For the district, see Altötting (district).

Coat of arms

Coordinates: 48°13′36″N 12°40′42″E / 48.22667°N 12.67833°E / 48.22667; 12.67833Coordinates: 48°13′36″N 12°40′42″E / 48.22667°N 12.67833°E / 48.22667; 12.67833
Country Germany
State Bavaria
Admin. region Oberbayern
District Altötting
  Mayor Herbert Hofauer (FW)
  Total 23.43 km2 (9.05 sq mi)
Population (2015-12-31)[1]
  Total 12,750
  Density 540/km2 (1,400/sq mi)
Time zone CET/CEST (UTC+1/+2)
Postal codes 84503
Dialling codes 08671
Vehicle registration

Altötting (German pronunciation: [altˈˀœtɪŋ], locally [ɔidˈɛːde̝ŋ]) is a town in Bavaria, capital of the district Altötting. For 500 years it has been the scene of religious pilgrimages by Catholics in honor of Mary including a visit by Pope John Paul II in 1980 and Pope Benedict XVI in 2006.


During the Carolingian period, there was a royal palace here. Nearby, King Carloman erected a Benedictine monastery in 876, with Werinolf as first abbot, and also built the abbey church in honour of the Apostle St. Philip. In 907 King Louis the Child gave the abbey in commendam to Burchard, the Bishop of Passau (903-915), (probably identical with Burchard, second and last abbot). In 910 the Hungarians ransacked and burnt the church and abbey.

In 1228 Duke Louis I of Bavaria rebuilt these buildings and, after they were sanctified, placed them in charge of twelve Canons Regular, headed by a provost. The canons remained until the secularization of the Bavarian monasteries in 1803.[2]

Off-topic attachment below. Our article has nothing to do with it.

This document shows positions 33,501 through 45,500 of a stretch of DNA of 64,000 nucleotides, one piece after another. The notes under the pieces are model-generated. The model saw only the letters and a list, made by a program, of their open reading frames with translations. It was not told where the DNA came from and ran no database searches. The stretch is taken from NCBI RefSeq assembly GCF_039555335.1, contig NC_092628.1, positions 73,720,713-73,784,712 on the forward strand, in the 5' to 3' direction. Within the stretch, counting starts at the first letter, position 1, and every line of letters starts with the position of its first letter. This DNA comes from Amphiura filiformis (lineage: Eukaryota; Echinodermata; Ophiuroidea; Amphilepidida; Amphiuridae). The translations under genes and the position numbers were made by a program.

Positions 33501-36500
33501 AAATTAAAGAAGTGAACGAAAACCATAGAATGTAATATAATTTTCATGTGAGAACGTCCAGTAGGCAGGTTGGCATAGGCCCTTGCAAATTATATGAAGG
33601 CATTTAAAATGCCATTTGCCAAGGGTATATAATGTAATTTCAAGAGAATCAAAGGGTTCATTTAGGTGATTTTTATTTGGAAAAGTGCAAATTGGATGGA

Saint Conrad of Parzham, O.F.M. Cap., (1818–1894) served as porter at the Friary of St. Ann in the city of Altötting for 40 years.

Grace Chapel

The Chapel of Grace

This small town is famous for the Gnadenkapelle (Chapel of Grace), one of the most-visited shrines in Germany. This is a tiny octagonal chapel which keeps a venerated statue of the Virgin Mary. According to the legend, in 1489, a 3-year-old local boy who had drowned in the river was revived when his grieving mother placed him in front of a wooden statue of the Virgin Mary at the high altar. News of the miracle quickly spread, and the chapel was immediately extended by the erection of a nave and a covered walkway.[3]

In the Treasure Vault of the Holy Chapel of Altötting is the Golden Horse, or "Goldenes Rössli", a 62 cm-high altarpiece made of gold and gilded silver, with golden figures coated with different coloured enamel. It depicts the Virgin Mary with the Christ Child, and, as children, John the Baptist, John the evangelist and St. Catherine. In the foreground is King Charles VI of France. This masterpiece of the goldsmith's craft was a gift from Isabeau, Queen of France, a member of the Wittelsbach Bavarian royal family.[4]

The tradition of Bavaria calls for the heart of the deceased king to be placed in an urn and kept at the chapel at Altötting. The heart of King Ludwig II of Bavaria, the builder of Neuschwanstein castle, lies in this chapel, along with those of his grandfathers and father.


Other architectural highlights in the town are the twin-towered Stiftskirche, a late Gothic church erected in the early years of the 16th century in order to cater for the growing affluence of pilgrims, and the huge Neo-baroque Basilika, built at the beginning of the 20th century.

International relations

Town Hall

Twin towns and sister cities

Altötting is twinned with:[5]

In this list are the 'personalities with respect to the city Altötting' listed.

Sons and daughters of the town

Abraham Megerle

Personalities active locally


External links

This article is issued from Wikipedia - version of the 10/29/2016. The text is available under the Creative Commons Attribution/Share Alike but additional terms may apply for the media files.